Many of us have the experience of getting chocolates instead of coins be it in the makeshift shops or in big department stores. The shopkeepers or the sales persons offer chocolates as change-money irrespective of the buyers' age, taste and, more importantly, despite their unwillingness to receive such coins or small denomination notes at that moment.
But what causes the unavailability of coins and sustainability of this chocolate business in shops? While talking to some owners and managers of shops I asked them why chocolates in lieu of coins are given to the customers. The reply I got from them was that they did not get coins from the banks. I conducted a study to check to what extent their claim was valid. We paid visits to a number of banks to get coins in exchange for notes but not a single bank provided us with the coins we requested for. At the same time, coins were found available to the brokers selling coins beside the banks and in some other busy areas. Thus, I was quite convinced of the claim that coins are not readily available in some bank branches for the common people.
I also tried to find out if there were any other causes of keeping chocolates as substitutes for coins. And I discovered that such chocolate containers are also a source of income for some business owners, since many people are reluctant to take chocolates and they leave the shop without taking it. The shopkeepers also earn by offering the shoppers the chocolates of less value than the actual value of coins or notes that should be given to them. Once I saw a young lady submitted two hundred taka along with five chocolates to the cash counter of a shop to pay the bill of a cosmetic item of taka 210. The manager of the shop, being flabbergasted, said to the lady, "Thank you so much for the gifts." The lady replied hastily, "These are the chocolates I received from this shop as substitutes for coins and I have just returned those chocolates instead of coins here." Their conversation led to an altercation and I left the shop sensing its outcome.
If we think of the consequences of this chocolate business, we would easily realize that shoppers are deceived by not taking back the change from the shopkeepers. Our economy will also be affected badly if this huge amount of coins issued by Bangladesh Bank and our government is not properly circulated and utilized.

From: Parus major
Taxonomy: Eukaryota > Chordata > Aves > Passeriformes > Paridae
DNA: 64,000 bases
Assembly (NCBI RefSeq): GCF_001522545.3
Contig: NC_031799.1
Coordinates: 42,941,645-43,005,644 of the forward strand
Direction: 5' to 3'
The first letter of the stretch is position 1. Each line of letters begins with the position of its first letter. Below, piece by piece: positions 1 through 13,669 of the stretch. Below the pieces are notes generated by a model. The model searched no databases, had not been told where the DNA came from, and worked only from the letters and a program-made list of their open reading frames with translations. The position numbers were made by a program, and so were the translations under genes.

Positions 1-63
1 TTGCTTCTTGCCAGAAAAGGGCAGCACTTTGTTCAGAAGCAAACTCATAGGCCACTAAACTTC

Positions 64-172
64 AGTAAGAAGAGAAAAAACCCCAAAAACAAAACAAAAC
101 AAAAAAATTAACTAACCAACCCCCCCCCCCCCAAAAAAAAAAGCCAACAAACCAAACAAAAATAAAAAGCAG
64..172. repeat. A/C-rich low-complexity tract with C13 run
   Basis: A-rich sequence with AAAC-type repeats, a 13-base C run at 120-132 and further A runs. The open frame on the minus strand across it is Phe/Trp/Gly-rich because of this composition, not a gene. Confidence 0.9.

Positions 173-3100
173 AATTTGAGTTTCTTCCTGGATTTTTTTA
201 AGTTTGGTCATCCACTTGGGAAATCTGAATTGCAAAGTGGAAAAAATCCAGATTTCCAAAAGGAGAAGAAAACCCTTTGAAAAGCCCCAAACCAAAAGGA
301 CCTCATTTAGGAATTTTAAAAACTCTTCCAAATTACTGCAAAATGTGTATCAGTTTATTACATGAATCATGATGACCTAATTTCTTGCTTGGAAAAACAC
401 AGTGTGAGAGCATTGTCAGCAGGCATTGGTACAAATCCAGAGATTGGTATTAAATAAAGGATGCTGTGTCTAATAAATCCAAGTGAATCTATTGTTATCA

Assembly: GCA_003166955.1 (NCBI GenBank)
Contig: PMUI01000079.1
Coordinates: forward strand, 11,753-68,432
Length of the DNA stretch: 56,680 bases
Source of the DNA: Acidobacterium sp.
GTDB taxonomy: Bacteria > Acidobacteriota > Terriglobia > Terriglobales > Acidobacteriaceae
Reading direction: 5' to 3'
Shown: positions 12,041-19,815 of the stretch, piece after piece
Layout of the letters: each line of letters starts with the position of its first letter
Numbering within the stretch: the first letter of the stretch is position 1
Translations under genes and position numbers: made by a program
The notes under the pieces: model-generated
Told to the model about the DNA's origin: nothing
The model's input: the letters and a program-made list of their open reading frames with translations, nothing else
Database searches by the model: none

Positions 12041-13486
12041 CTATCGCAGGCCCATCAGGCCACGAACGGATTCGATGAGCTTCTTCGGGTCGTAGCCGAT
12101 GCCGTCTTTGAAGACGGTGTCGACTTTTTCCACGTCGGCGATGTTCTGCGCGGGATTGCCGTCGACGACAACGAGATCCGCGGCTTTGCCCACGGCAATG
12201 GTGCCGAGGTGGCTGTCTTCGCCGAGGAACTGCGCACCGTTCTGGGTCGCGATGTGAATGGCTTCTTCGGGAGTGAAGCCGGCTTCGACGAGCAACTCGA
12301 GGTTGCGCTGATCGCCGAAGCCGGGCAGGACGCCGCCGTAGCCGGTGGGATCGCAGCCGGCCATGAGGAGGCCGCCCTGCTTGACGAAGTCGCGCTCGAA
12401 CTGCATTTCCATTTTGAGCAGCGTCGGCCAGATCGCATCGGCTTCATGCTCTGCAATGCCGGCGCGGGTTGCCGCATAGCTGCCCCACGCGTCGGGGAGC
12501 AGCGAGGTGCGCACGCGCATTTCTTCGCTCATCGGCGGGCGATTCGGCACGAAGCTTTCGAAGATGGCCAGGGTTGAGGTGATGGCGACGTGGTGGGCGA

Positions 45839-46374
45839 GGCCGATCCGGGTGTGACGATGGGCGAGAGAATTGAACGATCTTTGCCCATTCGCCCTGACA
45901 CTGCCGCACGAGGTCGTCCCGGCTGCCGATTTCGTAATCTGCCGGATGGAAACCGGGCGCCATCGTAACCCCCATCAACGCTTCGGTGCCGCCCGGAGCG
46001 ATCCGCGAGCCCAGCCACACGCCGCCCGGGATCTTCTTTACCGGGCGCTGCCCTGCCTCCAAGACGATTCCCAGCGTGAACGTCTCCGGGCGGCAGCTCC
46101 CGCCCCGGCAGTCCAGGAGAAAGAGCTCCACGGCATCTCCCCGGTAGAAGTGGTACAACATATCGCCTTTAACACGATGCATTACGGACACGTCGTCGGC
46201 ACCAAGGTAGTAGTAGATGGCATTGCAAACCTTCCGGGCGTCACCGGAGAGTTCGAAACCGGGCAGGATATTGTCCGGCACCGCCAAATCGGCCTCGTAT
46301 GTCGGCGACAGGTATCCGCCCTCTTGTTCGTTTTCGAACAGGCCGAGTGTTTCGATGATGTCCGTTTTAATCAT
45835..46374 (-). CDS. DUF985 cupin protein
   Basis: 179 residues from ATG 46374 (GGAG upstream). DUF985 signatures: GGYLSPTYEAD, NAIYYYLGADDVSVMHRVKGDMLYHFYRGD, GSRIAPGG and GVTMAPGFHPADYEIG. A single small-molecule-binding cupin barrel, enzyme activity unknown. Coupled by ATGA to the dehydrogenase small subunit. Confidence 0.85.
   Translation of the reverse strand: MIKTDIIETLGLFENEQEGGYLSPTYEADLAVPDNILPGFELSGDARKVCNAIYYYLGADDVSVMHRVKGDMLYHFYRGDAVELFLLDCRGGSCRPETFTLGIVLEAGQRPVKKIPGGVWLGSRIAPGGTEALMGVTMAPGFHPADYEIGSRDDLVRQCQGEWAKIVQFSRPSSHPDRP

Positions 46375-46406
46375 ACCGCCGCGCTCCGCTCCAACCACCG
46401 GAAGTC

Definitely, some effective measures can be taken to increase the circulation coins in the market. A circular was issued by the Department of Currency Management of Bangladesh Bank on 4 June 2014. The circular says that while withdrawing cash from Bangladesh Bank, the scheduled bank should withdraw coins worth 0.10 per cent of their total withdrawn amount and there should be a separate counter at the bank to exchange coins with customers. Bangladesh Bank issued another circular on 12 November 2015 directing the scheduled banks to maintain a specific volume of coins at each branch. All the banks should adhere to this guideline meticulously. Bangladesh Bank can ask the banks for the submission of a periodic report evidencing the exchange of coins with customers and common people. If any scheduled bank fails to comply with the set guidelines of Bangladesh Bank, the central bank may impose penalty on them. The respective authority can also advise the shop owners to refrain from this heinous chocolate business and penalize them if the rules are violated. Besides, customers should not hesitate to receive metallic coins when they withdraw cash from the banks.
Finally, stringent regulations should be implemented and all common people should also be made cognizant of this chocolate business.
Pulok Debnath has done his MBA from Institute of Business Administration (IBA), Dhaka University.
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